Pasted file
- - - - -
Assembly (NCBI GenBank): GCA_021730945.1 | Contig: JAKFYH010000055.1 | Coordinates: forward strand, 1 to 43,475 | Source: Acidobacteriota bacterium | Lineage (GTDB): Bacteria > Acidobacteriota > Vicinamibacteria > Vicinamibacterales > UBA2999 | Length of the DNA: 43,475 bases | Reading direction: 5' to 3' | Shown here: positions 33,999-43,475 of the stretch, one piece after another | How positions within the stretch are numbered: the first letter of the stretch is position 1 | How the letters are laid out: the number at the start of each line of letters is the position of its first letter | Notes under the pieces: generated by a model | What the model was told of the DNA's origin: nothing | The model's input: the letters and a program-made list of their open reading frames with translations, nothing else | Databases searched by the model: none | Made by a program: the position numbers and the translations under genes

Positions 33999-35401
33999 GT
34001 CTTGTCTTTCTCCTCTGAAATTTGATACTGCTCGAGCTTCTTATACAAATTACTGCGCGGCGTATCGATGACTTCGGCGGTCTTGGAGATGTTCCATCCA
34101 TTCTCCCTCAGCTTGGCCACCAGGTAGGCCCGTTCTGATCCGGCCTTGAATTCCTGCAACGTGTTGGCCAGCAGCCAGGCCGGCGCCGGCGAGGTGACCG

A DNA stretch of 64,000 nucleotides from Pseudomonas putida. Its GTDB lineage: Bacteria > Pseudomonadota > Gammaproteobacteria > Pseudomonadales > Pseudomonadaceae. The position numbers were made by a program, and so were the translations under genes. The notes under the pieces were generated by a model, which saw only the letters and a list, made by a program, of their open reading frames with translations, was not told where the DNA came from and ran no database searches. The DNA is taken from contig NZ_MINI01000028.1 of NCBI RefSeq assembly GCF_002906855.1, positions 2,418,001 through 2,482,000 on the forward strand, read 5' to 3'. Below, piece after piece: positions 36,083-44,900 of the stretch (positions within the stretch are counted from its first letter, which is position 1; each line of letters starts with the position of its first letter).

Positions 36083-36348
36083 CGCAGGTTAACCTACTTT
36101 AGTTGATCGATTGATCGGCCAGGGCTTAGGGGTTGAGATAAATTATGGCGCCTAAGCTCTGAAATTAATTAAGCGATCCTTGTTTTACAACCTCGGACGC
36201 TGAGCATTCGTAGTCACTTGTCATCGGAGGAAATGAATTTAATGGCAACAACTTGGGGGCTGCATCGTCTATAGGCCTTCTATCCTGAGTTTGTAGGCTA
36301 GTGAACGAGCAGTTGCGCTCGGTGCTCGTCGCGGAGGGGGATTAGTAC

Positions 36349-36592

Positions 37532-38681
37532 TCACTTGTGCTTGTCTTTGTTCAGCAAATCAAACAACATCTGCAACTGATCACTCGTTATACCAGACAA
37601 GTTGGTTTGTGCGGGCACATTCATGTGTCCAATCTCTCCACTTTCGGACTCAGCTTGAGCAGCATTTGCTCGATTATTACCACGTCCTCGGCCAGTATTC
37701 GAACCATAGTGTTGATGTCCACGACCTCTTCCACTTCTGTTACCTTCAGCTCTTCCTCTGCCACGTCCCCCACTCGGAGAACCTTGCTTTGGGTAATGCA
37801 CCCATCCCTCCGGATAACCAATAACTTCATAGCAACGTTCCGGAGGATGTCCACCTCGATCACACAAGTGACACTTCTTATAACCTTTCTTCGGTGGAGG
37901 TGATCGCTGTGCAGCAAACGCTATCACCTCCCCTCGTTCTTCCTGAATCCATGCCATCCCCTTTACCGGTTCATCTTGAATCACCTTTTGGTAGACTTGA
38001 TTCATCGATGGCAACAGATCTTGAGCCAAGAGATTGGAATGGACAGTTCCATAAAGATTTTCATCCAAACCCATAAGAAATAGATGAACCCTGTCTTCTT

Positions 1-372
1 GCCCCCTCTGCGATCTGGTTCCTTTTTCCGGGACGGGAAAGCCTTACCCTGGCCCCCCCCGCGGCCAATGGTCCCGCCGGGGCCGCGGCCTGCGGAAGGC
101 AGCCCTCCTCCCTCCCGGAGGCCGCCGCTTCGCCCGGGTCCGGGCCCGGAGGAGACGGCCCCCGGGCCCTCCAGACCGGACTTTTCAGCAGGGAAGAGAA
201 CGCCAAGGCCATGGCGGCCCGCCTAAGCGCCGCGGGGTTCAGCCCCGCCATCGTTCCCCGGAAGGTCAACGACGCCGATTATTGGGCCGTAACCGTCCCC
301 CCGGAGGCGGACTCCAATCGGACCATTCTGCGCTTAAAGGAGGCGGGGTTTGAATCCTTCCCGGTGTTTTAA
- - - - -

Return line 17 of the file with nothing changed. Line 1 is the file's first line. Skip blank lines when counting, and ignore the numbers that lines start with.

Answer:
37801 CCCATCCCTCCGGATAACCAATAACTTCATAGCAACGTTCCGGAGGATGTCCACCTCGATCACACAAGTGACACTTCTTATAACCTTTCTTCGGTGGAGG